Trans America Trail: Introducing Luke Swab

Jul 17, 2014 View Comments by

Trans America Trail: Introducing Luke SwabHeading out on the second half of the TAT lacks any real fanfare. It’s a day like any other, trying to get too many things done, in not enough hours—the girls are at school and Beth is at work so I merely get on the KLR and leave. As expected, the excitement of my return has for the most part waned. I am sure Beth will miss the support with the girls, but overall the routine has settled in again in less than two weeks. It is important for me to get back out there. It is far too easy to get sucked back into normal life. There are some that may say stopping at home in the middle is cheating. They are entitled to that opinion. For me, I continue to see this expedition as one with no rules. The TAT is not a rigid, inflexible road, it is simply a guideline to whatever it is each person is meant to experience when they tackle it.

Trans America Trail: Introducing Luke SwabAs I climb over Kenosha Pass, the chill in the evening air makes it easy to forget it is August. I have opted not to bring any excessive cold weather gear. It is my attempt to carry less and travel further—each step of the journey I have scaled back. I’ve sent gear home along the way and I dropped off even more when I returned to Colorado. But nothing has prepared me for the beautifully minimalistic approach to riding that I am about to discover in the form of one Luke Swab.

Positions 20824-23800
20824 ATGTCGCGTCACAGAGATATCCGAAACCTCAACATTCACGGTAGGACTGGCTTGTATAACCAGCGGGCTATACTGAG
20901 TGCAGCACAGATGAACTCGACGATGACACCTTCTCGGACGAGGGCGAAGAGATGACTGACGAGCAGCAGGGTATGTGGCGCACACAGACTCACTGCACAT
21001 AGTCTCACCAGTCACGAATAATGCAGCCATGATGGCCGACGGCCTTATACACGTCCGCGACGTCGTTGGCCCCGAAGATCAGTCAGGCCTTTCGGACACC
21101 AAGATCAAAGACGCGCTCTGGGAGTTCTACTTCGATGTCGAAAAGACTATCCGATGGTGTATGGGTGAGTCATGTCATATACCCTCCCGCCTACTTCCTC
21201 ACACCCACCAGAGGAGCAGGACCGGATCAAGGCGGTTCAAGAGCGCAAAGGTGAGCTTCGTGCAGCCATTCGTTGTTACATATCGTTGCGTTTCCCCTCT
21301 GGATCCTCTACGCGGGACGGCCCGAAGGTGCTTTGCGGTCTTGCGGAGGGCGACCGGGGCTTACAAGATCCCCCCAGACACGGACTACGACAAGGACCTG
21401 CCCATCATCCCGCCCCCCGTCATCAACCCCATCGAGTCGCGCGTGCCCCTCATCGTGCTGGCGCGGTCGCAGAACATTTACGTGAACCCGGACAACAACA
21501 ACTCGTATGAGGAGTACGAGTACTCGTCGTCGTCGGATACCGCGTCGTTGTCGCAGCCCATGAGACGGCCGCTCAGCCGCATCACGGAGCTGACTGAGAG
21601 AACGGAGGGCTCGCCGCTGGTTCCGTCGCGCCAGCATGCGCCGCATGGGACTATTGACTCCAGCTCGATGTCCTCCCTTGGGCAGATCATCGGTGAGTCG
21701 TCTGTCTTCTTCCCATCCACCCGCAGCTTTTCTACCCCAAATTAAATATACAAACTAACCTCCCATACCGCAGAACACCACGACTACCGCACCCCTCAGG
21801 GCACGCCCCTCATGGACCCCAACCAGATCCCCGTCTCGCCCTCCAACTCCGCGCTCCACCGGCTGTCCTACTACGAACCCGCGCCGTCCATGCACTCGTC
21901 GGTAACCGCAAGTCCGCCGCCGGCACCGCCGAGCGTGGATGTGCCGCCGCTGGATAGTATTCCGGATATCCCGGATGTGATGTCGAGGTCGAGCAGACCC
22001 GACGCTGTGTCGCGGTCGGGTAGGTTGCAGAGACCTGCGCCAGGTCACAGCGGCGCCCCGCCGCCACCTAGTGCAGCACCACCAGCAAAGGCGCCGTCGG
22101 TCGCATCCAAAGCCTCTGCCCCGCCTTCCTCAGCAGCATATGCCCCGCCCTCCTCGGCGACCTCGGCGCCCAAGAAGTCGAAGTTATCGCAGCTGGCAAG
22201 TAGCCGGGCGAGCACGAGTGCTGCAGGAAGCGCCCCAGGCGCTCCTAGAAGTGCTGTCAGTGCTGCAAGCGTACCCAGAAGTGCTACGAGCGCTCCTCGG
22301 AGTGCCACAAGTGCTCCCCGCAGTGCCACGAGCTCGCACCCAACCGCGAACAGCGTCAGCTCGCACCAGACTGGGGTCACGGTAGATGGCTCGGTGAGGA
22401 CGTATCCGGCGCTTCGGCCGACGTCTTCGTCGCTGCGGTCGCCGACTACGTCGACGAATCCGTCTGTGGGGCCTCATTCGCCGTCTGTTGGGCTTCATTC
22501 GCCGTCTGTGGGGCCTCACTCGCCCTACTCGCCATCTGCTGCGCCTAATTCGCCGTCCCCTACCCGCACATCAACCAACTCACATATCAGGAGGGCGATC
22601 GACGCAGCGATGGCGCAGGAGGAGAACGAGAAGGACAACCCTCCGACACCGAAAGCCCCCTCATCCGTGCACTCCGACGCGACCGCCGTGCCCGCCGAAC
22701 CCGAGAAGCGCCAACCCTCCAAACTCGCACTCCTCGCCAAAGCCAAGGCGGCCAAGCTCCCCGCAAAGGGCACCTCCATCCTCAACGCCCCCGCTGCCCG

Luke rolls up on his “new to him” WR250 just as I am packing the last of a six-pack of Deschutes IPA into my pack. Luke is a fellow RoadRUNNER blogger and is joining me on the second half of the TAT. Up until this meeting at Route 9 and 285 in the middle of South Park (yes, the town that inspired the cartoon), we have shared nothing more than a few phone calls. I was very hesitant to have anyone join me for any portion of this ride with the exception of my dad’s memory and my connection via the digital world. However, from the moment I meet Luke, with his easy-going attitude, I feel better about having a companion, especially with the challenging terrain ahead. We grab some burgers from Millonzi’s in town and balance them on our bikes as the sun begins to give up for the day.

As we head to my friend Tim’s cabin to spend the night, I look like the love child of a NYC bag lady and a Sherpa. Luke, on the other hand, is rocking an elegant minimalist approach. I have no idea how we will survive. If I have learned anything from adventure riding photos, it is that only bikes packed to every last square inch can really traverse the world. Right? Poor Luke—or is it the other way around?


To read the previous Trans America Trail episode, click here.


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About the author

I am an introvert posing as an extrovert. I love travel in all forms, but prefer 2-wheels. I created AdventureHermit as a way to share my adventures and inspire others to find joy through discovery; writing for RoadRUNNER is a dream come true!